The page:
But perhaps this is just my particular thorn. Everyone’s got one, I’m sure of that. When I grasp the rose that is God’s heart, my thorn cuts deeper in my palm, but I squeeze tighter. Regardless of the pain I let the blood trickle down. It’s not mine. It’s His. It cleans me as I hold on. My thorn forms the crown He wore.

I was blessed by my Lord with a big heart. It burdens me as I live, move, and have my being. This heart of mine, it isn’t mine anymore. I gave that ownership to another, to the Only. A heart for His purposes must not be filthy; it must be purified. But, it must always be broken.

 

Blessings,

 

Gabrielle G.

Why I Almost Left Christianity

Wow. That title probably shocked all of my friends and relations. Catch your breath. You good? Ok. Leggo.

I’ve been a Christian since I was 8 years old. I began to actually know God personally when I was 15 and suffering from terrible depression and anxiety, much of it because of my father’s abuse and my subsequent feelings of inferiority. Through that desert, I clung to the promises of God revealed to us in Scripture. I prayed constantly and always filled my ears with worship music. I enveloped myself in all things God.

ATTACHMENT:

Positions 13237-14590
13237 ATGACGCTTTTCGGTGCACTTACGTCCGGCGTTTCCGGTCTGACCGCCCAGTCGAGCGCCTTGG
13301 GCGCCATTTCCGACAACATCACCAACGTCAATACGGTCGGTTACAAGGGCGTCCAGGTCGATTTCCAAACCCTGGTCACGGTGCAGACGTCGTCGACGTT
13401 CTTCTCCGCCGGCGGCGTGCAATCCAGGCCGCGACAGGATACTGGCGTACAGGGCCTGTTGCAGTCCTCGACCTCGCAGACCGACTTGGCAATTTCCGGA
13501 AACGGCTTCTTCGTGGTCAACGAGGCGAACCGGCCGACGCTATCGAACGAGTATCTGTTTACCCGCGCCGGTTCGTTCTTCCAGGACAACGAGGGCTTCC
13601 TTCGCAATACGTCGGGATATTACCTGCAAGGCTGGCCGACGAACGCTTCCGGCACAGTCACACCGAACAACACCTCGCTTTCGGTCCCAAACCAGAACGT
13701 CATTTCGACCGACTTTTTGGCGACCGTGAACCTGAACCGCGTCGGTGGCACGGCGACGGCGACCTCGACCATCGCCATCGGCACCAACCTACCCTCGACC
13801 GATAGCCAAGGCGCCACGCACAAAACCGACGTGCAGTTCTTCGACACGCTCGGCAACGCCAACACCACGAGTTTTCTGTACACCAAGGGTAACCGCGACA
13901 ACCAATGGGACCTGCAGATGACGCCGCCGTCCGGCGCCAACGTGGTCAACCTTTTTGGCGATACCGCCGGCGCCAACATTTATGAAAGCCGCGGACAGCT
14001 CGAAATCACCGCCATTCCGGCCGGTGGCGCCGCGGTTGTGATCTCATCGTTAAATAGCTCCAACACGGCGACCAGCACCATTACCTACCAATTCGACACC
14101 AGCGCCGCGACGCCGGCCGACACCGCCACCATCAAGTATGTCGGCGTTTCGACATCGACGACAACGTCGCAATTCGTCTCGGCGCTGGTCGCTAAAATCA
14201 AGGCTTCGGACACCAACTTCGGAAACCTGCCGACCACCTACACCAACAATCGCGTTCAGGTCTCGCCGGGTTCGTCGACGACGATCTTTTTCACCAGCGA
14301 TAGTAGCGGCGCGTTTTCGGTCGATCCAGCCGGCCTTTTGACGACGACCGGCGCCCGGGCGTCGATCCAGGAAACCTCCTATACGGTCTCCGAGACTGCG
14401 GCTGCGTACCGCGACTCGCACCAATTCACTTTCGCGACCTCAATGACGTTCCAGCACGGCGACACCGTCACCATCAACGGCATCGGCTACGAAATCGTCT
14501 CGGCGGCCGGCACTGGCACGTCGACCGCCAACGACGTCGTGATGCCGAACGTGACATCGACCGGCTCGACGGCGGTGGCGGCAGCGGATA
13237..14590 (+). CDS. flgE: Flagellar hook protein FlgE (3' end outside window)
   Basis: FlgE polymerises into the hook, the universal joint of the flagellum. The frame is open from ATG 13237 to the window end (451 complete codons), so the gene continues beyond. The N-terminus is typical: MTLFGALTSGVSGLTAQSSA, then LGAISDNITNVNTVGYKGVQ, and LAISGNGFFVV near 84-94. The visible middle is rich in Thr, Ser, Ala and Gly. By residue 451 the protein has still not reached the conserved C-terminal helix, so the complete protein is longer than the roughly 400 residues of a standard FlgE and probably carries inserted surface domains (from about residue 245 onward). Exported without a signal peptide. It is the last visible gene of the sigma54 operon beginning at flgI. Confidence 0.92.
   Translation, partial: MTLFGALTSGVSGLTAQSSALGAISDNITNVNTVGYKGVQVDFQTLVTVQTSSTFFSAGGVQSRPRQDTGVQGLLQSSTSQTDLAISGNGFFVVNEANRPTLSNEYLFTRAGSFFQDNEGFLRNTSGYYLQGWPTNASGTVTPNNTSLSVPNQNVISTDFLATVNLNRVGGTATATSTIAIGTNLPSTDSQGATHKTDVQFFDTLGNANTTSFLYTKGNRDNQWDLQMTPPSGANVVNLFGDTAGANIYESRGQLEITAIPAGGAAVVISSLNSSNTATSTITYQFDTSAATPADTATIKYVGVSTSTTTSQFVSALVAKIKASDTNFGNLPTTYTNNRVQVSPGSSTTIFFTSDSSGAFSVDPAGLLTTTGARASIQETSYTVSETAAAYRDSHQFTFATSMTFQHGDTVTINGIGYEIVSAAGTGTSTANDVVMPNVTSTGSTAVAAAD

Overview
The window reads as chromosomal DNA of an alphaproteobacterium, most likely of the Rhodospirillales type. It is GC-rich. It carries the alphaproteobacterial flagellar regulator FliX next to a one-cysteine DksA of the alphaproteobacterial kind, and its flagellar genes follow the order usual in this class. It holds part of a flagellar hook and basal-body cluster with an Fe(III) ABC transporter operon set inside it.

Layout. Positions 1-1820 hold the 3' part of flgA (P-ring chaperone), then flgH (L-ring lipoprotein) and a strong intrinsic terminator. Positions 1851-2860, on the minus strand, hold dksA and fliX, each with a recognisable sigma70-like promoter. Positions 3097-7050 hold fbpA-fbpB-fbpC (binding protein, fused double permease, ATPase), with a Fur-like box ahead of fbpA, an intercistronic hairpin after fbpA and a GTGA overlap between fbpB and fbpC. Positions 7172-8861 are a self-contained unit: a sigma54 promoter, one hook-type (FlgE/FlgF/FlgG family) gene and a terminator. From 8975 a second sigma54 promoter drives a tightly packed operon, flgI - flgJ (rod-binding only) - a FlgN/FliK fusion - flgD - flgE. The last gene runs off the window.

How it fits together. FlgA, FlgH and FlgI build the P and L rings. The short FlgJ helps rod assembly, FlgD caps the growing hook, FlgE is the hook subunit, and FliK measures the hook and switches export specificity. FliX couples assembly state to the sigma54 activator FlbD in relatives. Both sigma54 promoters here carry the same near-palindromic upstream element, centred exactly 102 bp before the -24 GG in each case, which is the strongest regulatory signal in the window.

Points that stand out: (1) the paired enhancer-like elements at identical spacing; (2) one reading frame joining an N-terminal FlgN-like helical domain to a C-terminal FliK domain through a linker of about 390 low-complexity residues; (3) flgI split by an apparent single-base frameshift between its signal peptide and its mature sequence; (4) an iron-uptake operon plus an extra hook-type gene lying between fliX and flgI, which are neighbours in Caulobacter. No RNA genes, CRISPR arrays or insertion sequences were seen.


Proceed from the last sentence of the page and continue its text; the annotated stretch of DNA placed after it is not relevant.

Since then, I’ve been on a roller coaster ride with God, in a completely positive way. We’ve experienced depression and anxiety, friendships lost, hearts broken, mission trips to India, and life as a young Christian in NYC. He’s walked with me every step of the way.

But, since our last presidential election, something inside me changed. No longer did I have sympathy for people like Donald Trump (racist, sexist, bigot, lost sinner), nor did I have any compassion for his supporters. To me, they were all trash. I hated them. In my mind, the least threatening were racists and the worst of them were Nazis. I began berating white people every chance I got. I thoroughly enjoyed this pasttime.